Townsman Scott checks in on the elephant in the room.
Before anybody gets upset, let me reassure you: I have no problem with humor in music. My problem is when the humor isn’t funny and/or when it detracts from the overall appeal of the music.
Zappa comes to mind primarily because, more than anyone else, he always made a big deal about the humor he used. And, more often than not, his humor doesn’t do much for me. Let’s face it – the guy was a dork. That doesn’t mean he didn’t make some good music – dorks often do – but his insistence that he was somehow better and smarter than his audience wears on me.
Let me start with his doo-wop fixation. Granted, the lyrics in doo-wop are not epic poetry, but isn’t that obvious to anyone with half a brain? Do we really need some smug bastard to “school” us, over and over and over again? The stuff was made for and marketed to teenagers; it was never supposed to be Shakespeare. For a guy who swore up and down that he loved doo-wop and early rock ‘n’ roll, he sure put a lot of energy into putting it down. It’s no different than, say, Steve Allen’s un-funny bit where he would read rock lyrics out loud.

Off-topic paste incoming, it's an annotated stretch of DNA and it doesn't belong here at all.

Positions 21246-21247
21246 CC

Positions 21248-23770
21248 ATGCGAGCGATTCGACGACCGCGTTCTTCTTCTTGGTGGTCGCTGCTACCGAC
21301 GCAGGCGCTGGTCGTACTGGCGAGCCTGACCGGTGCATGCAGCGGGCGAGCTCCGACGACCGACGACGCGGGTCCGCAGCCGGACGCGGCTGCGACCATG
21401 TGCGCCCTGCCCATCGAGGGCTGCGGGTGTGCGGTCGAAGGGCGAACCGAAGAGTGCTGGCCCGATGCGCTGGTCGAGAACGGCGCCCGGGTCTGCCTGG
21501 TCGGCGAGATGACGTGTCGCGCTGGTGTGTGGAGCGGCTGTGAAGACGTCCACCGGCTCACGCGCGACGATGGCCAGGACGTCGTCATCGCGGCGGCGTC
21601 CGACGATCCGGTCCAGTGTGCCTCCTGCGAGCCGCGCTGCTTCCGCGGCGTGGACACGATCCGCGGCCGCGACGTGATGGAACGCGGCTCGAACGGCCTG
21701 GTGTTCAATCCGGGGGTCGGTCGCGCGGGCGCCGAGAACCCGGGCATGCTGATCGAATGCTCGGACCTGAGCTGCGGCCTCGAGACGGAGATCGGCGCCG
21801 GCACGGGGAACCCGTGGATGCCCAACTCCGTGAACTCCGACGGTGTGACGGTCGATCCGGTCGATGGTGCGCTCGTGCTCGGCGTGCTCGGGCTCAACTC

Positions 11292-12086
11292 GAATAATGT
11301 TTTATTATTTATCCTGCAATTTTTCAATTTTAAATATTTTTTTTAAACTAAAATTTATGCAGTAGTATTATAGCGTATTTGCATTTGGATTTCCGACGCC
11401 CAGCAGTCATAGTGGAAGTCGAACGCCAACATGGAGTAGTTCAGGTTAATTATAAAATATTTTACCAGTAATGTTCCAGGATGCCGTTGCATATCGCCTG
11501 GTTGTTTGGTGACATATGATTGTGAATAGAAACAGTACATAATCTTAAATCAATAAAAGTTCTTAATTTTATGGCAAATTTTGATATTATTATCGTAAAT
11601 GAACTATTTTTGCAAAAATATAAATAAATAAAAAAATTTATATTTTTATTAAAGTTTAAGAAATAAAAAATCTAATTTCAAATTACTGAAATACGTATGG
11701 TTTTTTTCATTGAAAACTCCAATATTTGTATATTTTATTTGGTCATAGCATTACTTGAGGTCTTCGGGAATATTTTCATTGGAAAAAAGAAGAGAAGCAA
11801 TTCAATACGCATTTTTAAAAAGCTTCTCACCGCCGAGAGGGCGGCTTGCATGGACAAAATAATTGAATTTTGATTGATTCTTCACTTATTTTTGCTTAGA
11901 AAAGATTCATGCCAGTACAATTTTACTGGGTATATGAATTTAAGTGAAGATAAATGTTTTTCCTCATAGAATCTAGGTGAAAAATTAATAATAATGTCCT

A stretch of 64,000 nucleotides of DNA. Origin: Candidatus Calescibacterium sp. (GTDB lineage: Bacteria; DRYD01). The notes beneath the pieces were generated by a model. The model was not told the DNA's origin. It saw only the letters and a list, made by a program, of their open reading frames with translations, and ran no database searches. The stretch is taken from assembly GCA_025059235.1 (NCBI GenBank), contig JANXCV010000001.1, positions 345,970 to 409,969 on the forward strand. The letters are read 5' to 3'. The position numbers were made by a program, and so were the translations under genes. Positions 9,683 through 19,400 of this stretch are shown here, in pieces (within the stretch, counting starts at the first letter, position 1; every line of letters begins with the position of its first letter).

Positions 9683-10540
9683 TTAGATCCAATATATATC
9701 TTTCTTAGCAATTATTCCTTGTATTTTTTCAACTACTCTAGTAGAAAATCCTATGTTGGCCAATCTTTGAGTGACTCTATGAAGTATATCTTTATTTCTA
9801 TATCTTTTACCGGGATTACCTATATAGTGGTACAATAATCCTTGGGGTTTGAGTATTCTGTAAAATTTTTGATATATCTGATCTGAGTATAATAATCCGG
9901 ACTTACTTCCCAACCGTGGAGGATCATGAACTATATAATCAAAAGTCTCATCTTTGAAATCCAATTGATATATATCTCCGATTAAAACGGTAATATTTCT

That’s not to say his humor couldn’t be used to good effect, at least on his ’60s albums. He took some funny swipes at hippies on We’re Only In It For The Money; songs like “Who Needs The Peace Corps?” and “Flower Punk” worked. But once he fired The Mothers, his silliness was allowed to go unchecked. As much as I like The Turtles, the Flo-and-Eddie Zappa records don’t work at all; it’s too much banter and not enough playing. And things went even further downhill after that. Are endless cracks about poodles, dental floss, yellow snow, and blowjobs really amusing?
I’ll make the case that his best albums were mostly instrumental, like Uncle Meat, Burnt Weeny Sandwich, and Hot Rats. There’s some interesting, complex music here, and you get to hear him play some tasty guitar. (Not too long after, his guitar playing declined as well; it became endless wanking over pseudo-fusion chord changes played by the best hacks money could buy.)
So, RTH: Can you really make a case that this guy’s smug put-downs changed his music for the better? I look forward to hearing from you.
I’ve had my share of chuckles over some of Zappa’s humor in his music, but too often there’s that “Look at Me, Ma!” quality. Sometimes I’m willing to suspend my own involvement in a song/performance to be dazzled by the humor itself, but most of the time I want to laugh with the music and the performer.
In strict comedy terms, for instance, I’m more willing to drop my personal involvement to be dazzled by some absurd routine by Andy Kaufmann, one that usually seems devoid of human desire, than I am to drop those same concerns to “get into” a prop comic like Carrothead. Zappa’s humor often falls into that prop comic category for me.
When I most appreciate Zappa’s humor is when when he’s merely speaking/being interviewed, although even then he feels the need to bring out the props.